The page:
Many gardeners hesitate to pinch or prune their houseplants for fear they will do something wrong or that it will stop the growth of their houseplants. In reality, pinching and pruning is one of the best things you can do for your houseplants. Here's why.
Deciding when to pinch or prune you plants really isn't that difficult. Houseplants that becomes leggy or produce vines with long stretches between the leaves need pinching or pruning. (And more light, if you can provide it.) Typically, if the plant has become unsightly cutting it back to within 2 to 3 inches of the soil is often the best solution.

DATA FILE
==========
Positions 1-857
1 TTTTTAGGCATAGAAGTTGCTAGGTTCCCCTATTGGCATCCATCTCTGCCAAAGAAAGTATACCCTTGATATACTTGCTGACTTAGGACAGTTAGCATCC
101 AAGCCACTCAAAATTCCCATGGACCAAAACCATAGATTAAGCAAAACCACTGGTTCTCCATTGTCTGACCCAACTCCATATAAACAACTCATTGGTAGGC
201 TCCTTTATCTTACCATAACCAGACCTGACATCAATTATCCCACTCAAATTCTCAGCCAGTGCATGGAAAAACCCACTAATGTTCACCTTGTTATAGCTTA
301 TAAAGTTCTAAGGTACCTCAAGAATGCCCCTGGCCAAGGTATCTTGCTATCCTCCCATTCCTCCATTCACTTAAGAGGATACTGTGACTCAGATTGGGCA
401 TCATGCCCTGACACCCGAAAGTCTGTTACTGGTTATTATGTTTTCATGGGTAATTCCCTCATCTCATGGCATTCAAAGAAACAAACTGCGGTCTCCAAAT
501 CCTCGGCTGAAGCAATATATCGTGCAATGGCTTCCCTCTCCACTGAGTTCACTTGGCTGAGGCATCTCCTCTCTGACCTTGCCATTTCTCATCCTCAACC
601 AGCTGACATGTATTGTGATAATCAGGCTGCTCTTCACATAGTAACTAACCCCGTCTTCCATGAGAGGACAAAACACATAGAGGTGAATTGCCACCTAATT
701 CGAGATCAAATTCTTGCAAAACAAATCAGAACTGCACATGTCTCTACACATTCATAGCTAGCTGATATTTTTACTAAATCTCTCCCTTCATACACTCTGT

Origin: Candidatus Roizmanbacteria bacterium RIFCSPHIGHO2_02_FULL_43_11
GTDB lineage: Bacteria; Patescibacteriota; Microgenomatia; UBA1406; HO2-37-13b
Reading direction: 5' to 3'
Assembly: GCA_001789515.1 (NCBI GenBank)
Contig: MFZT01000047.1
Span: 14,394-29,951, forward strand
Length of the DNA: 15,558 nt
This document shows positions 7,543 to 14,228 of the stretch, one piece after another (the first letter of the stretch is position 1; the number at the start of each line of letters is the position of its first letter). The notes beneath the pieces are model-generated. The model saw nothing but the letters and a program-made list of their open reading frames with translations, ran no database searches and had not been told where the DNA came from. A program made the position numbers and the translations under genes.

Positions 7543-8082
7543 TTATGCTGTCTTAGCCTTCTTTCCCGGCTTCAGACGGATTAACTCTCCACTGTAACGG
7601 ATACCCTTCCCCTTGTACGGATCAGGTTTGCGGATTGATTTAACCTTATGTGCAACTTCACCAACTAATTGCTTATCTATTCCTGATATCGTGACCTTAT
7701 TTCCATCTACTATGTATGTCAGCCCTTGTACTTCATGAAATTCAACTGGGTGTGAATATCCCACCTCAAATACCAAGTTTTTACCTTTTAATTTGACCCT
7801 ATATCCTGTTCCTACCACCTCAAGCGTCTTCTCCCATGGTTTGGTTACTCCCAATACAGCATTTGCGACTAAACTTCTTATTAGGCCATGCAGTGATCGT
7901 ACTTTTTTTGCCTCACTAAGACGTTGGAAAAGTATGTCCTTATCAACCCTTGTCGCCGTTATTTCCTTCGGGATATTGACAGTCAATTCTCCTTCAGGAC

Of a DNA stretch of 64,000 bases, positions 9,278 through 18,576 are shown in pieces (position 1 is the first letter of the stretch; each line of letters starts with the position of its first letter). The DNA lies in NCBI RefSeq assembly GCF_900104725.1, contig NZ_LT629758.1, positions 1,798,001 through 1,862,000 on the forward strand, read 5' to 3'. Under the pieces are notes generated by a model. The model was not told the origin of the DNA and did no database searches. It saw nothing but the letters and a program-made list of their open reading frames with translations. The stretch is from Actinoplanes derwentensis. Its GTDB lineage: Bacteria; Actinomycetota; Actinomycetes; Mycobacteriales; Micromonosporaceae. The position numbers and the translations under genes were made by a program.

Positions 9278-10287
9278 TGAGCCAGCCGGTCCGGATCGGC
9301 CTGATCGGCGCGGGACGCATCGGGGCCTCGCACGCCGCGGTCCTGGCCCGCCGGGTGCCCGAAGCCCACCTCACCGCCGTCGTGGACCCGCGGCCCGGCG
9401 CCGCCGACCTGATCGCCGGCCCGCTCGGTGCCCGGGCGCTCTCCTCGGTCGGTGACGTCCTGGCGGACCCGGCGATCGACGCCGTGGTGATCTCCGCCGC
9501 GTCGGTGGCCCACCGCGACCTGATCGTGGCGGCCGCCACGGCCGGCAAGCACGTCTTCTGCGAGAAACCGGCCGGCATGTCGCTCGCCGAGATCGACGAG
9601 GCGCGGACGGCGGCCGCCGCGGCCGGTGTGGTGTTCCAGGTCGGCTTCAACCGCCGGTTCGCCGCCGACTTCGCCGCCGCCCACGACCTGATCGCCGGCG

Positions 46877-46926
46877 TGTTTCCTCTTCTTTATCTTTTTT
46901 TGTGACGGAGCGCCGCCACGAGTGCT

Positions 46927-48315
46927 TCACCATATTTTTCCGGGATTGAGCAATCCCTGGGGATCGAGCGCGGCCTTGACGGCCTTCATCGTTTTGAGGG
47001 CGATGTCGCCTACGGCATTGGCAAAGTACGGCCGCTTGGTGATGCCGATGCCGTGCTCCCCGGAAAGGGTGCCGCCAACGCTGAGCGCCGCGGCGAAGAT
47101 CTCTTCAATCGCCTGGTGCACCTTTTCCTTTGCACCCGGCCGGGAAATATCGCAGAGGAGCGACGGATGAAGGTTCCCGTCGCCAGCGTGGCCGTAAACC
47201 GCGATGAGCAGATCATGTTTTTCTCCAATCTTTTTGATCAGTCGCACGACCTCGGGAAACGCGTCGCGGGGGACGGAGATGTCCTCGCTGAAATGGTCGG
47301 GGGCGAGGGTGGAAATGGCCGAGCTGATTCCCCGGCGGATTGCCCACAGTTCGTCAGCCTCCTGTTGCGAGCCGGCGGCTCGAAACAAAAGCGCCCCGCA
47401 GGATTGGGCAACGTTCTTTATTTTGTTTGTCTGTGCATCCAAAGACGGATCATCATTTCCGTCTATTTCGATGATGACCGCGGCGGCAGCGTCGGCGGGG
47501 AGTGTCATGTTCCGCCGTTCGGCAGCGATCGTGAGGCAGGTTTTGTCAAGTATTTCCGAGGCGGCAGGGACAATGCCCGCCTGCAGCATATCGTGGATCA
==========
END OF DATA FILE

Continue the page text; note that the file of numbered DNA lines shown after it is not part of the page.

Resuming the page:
I often find this necessary with my begonia and impatiens if I overwinter them inside. New growth begins almost immediately if you provide them with bright, indirect light. Within a few weeks, these plants produce a flush of new foliage that you can display with pride.
Due to the lack of light, and the low intensity of what light we have in the winter many houseplants suffer from lack of adequate light and benefit from some pinching and pruning to keep them looking good.
To prune dead leaves or weak foliage from your houseplants simply trim away the dead or weak foliage with a knife or pair of scissors. To pinch out the growing tips, gently pinch the new leaves between your thumb and fingernail to remove them. This can be repeated on all new growth in a few weeks to encourage new growth and create a full, healthy plant.
Until next time . . . HAPPY GARDENING!
For more nature photography, check out my photography site.